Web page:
- Avoiding inheritance and death taxes. When it comes to estate planning, the tax code can be complicated. Currently, twenty-one states and the District of Columbia have a death tax, inheritance tax, or both.[ii] These taxes can greatly reduce any remaining assets loved ones inherit. The IRS currently allows gifts of up to $14,000 per person each year[iii] that are not taxable for either party. Because of these taxes and the ability to annually distribute monetary gifts, many are looking to distribute their wealth to loved ones early rather than leave inheritances in wills.
- Providing financial assistance when loved ones need it. Gifting to loved ones now allows you to help them when they need the money the most, as opposed to waiting until after a death. This often includes assisting with the purchase a new home, unexpected medical expenses or paying off school loans. The flexibility to assist loved ones financially often makes sense for some when compared to willing assets at a later date.
What are Some Risks of Gifting Inheritances Early?
- Ensuring enough money is left for retirement and unexpected expenses. People are living longer; thus, retirement savings are being stretched further. It is important to determine your retirement lifestyle goals and financial needs first, and then look at remaining resources for loved ones. You don’t want to put yourself in a situation where you are not able to cover your living expenses or unexpected medical costs because you gifted loved ones too much, too soon.
- Not gifting all loved ones equally. Some people may feel pressure regarding how to gift inheritances early rather than leave gifts in their wills, especially if gifted amounts vary. Distributing gifts of varying amounts to family members and loved ones has the potential to create unintended consequences and strain relationships. It will be important to consider your loved ones’ financial needs, and determine when monies will best benefit them.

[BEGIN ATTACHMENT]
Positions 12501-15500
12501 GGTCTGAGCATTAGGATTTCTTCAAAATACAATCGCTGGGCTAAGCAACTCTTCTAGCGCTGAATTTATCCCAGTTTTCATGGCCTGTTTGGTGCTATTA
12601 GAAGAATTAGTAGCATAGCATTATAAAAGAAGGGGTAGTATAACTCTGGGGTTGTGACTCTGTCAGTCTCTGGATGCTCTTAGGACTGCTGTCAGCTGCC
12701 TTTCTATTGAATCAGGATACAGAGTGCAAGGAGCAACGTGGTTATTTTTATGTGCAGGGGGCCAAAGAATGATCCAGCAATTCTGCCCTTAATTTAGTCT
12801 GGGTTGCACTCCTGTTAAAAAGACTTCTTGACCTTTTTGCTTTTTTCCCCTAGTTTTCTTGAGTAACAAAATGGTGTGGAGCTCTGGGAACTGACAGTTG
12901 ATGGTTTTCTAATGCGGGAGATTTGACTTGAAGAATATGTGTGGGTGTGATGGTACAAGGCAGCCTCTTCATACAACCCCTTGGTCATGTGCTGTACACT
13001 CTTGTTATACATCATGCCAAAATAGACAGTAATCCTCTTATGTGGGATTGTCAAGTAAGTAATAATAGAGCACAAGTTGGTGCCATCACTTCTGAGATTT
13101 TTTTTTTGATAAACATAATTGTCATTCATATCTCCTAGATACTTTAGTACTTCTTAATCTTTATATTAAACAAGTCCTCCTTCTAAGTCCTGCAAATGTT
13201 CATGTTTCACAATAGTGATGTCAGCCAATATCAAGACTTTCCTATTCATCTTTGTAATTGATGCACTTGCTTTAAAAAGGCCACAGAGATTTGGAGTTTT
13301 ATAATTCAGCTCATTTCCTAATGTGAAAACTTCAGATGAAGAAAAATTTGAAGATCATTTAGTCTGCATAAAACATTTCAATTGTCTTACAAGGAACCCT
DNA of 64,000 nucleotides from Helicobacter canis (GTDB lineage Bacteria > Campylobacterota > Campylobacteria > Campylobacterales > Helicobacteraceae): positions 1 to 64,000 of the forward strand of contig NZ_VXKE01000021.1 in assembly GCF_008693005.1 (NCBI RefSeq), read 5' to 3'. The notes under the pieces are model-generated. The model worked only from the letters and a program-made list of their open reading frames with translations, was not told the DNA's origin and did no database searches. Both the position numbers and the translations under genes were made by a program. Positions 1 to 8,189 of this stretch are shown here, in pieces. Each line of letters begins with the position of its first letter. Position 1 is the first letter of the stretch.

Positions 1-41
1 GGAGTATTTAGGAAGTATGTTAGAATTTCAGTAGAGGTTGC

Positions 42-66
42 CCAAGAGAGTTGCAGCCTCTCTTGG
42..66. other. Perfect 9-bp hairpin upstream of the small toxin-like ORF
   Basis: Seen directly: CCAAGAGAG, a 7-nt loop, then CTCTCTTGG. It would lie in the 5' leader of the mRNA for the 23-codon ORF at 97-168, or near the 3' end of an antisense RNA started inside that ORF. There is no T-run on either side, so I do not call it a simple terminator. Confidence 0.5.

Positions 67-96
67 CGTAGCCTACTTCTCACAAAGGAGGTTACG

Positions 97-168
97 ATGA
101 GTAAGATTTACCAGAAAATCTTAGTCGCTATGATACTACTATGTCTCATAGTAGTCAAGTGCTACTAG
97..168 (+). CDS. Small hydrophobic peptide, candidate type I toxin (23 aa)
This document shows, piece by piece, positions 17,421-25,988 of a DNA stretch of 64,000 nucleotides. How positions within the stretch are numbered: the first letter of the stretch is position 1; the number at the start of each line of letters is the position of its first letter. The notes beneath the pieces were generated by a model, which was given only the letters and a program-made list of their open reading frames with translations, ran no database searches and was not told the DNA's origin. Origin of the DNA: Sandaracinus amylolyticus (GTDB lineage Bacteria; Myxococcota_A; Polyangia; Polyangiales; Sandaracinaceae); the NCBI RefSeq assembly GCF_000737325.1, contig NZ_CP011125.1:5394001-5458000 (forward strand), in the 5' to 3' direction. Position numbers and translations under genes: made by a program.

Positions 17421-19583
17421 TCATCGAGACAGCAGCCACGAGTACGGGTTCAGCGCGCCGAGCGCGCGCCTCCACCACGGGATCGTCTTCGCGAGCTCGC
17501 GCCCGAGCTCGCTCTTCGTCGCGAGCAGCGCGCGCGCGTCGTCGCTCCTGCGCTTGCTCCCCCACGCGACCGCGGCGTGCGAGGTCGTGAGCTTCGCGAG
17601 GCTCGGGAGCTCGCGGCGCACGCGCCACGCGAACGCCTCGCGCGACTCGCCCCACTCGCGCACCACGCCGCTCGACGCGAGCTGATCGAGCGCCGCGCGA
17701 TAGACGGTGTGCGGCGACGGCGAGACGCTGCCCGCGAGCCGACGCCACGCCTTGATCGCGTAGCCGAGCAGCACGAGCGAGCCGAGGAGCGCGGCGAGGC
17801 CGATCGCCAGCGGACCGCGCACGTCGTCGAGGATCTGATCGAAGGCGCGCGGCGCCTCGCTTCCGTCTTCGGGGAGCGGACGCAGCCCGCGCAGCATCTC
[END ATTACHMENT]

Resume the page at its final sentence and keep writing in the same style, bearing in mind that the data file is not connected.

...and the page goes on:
Next Steps to Consider
Now that we’ve explored some of the benefits and risks to gifting inheritances early, here are some next steps to help in your decision making:
- Consult with an estate planner and tax expert before you determine if the benefits outweigh the risks for you. Relying on experts can help you explore other gifting options that still reap tax benefits, including trusts.
- Work with your RGT wealth advisor to determine how much you can afford to give loved ones now and how much you should allocate into your estate planning.
[i] “Giving in Retirement: America’s Longevity Bonus.” Merrill Lynch and Age Wave. 2016. https://mlaem.fs.ml.com/content/dam/ML/Articles/pdf/ML_AgeWave_Giving_in_Retirement_Report.pdf.
[ii] Drenkard, Scott. “Does Your State Have an Estate or Inheritance Tax?” Tax Foundation. May 2015. https://taxfoundation.org/does-your-state-have-estate-or-inheritance-tax/.
[iii] “Frequently Asked Questions on Gift Taxes.” Internal Revenue Service. https://www.irs.gov/businesses/small-businesses-self-employed/frequently-asked-questions-on-gift-taxes.
What are factors?
Over the last several years, investors have been inundated with attempts to re-brand factor investing – “smart beta,” “strategic beta,” “engineered equity,” “beta plus,” etc. While the list of marketing-driven buzzwords continues to expand, they are all largely synonymous with factor investing. They each refer to investment strategies focused on systematically gaining exposure to stocks (or bonds, currencies, commodities, etc.) with one or more characteristics that have been empirically shown to drive positive active returns – that is, returns over and above the cap-weighted market index.